Those with diabetes, gout, or arthritis should ask a physician or pharmacist before using this product. If ringing in the ears or a loss of hearing develops, stop using the drug. If symptoms get worse or diarrhea last for more than 48 hours, a physician should be consulted. Plenty of fluids should be drunk to prevent dehydration caused by diarrhea.
Recommended dose
Adults and children over 12 years of age may take 1050 mg bismuth subsalicylate every 30 to 60 minutes but should not exceed 4200 mg in 24 hours; bismuth subsalicylate should not be used for more than 2 days. Children aged 9 to 11 years may take one-half the adult dose (525 mg); children aged 6 to 8 years may take 350 mg; children aged 3 to 6 years may take one-sixth of the adult dose (175 mg); children under 3 years of age require recommendation by physician.

Loperamide
Drug category and indications
Loperamide is an anticholinergic drug that is used to reduce or stop diarrhea, including traveler’s diarrhea.29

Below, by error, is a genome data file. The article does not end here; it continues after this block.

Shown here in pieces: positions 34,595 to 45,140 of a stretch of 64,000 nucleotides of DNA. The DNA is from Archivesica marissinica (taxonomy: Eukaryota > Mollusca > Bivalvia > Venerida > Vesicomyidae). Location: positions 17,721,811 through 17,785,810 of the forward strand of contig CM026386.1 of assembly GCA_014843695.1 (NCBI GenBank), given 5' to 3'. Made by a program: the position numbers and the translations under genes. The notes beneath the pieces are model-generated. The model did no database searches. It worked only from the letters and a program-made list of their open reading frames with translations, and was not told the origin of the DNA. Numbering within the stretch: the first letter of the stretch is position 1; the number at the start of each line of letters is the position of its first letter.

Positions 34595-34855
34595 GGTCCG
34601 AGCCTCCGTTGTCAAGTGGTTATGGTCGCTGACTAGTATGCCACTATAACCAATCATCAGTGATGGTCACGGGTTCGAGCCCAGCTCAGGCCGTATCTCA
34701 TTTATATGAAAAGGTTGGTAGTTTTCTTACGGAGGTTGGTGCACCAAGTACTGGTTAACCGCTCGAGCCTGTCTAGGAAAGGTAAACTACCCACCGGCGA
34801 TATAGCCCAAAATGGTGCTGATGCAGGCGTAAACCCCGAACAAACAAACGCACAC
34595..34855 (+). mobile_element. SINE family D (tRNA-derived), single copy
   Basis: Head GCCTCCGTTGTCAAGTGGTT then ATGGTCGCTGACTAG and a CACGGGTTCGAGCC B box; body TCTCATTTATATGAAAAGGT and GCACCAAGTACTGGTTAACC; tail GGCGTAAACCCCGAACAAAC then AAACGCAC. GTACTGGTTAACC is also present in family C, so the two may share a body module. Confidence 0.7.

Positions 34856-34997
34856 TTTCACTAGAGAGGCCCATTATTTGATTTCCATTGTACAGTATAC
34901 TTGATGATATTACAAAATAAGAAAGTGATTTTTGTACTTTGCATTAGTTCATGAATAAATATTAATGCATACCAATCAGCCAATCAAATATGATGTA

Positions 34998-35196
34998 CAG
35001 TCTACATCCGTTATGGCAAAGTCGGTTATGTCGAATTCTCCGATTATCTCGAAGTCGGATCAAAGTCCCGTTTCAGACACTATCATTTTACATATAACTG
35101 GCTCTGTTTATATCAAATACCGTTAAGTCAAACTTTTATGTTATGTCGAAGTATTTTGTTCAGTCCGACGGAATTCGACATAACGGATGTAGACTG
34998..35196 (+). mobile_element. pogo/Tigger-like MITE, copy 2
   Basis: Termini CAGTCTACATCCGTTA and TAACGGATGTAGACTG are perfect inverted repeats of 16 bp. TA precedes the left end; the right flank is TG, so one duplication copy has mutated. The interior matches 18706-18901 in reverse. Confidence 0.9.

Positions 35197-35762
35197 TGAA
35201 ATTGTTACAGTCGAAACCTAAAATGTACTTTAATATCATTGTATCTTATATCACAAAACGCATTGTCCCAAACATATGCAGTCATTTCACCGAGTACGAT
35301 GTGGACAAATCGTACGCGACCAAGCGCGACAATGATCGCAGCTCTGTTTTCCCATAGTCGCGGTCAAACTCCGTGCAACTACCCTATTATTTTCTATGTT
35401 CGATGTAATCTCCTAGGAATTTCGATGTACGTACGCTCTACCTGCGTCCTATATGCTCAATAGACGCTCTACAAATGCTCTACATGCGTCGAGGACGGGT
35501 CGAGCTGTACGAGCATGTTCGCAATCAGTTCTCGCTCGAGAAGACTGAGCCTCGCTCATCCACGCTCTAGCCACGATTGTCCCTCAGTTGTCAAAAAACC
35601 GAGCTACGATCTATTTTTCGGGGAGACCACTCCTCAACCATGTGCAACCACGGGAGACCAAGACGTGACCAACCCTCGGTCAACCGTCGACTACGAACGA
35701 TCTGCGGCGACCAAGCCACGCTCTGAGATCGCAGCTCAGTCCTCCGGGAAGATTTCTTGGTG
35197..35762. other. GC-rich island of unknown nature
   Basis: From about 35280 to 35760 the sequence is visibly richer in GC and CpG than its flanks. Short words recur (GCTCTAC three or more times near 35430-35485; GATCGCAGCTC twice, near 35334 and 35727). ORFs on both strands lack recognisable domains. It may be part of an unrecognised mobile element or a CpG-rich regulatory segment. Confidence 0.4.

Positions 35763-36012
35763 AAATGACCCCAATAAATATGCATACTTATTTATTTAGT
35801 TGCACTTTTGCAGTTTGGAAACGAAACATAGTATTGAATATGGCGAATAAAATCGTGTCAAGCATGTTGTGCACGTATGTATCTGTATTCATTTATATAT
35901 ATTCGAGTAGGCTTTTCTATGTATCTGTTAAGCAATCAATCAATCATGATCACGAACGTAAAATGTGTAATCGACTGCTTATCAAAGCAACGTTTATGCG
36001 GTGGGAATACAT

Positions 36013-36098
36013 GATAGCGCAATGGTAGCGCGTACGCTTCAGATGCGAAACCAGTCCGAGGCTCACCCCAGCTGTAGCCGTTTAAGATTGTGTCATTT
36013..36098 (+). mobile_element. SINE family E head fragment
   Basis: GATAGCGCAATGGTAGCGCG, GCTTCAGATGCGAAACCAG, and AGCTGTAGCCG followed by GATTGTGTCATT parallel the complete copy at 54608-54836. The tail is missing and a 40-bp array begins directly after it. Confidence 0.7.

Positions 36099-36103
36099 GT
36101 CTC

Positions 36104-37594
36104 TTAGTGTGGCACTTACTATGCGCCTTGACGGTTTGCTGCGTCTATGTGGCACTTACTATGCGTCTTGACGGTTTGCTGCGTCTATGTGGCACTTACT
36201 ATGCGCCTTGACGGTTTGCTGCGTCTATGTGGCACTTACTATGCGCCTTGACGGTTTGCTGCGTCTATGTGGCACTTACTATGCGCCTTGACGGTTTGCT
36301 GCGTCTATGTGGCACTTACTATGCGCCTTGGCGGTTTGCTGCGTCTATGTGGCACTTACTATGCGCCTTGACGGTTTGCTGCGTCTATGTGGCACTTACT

Rx–OTC switched drug
Loperamide.
Mode of action
Anticholinergic drugs block the action of the peripheral parasympathetic nervous system and reduce GI motility. This allows more time for absorption of fluid from the GI tract and reduces the watery stools.
Warnings and precautions
Loperamide should not be used for more than 48 hours or in individuals who have an elevated body temperature greater than 101_F (38.3_C); use of this drug may cause a rash. Loperamide should not be used in children under 6 years of age.
Recommended dose
The dose of loperamide for adults and children aged 12 years and over is 4mg after the first loose bowel movement and 2mg after each loose bowel movement thereafter. The maximum daily dose is 8 mg.
Children between 6 and 11 years of age may take 2 mg after the first loose bowel movement and 1mg after each loose bowel movement thereafter. The maximum daily dose is 4 mg. When the liquid formulation is used, the measuring device in the packaging should be used for exact measure for children’s doses.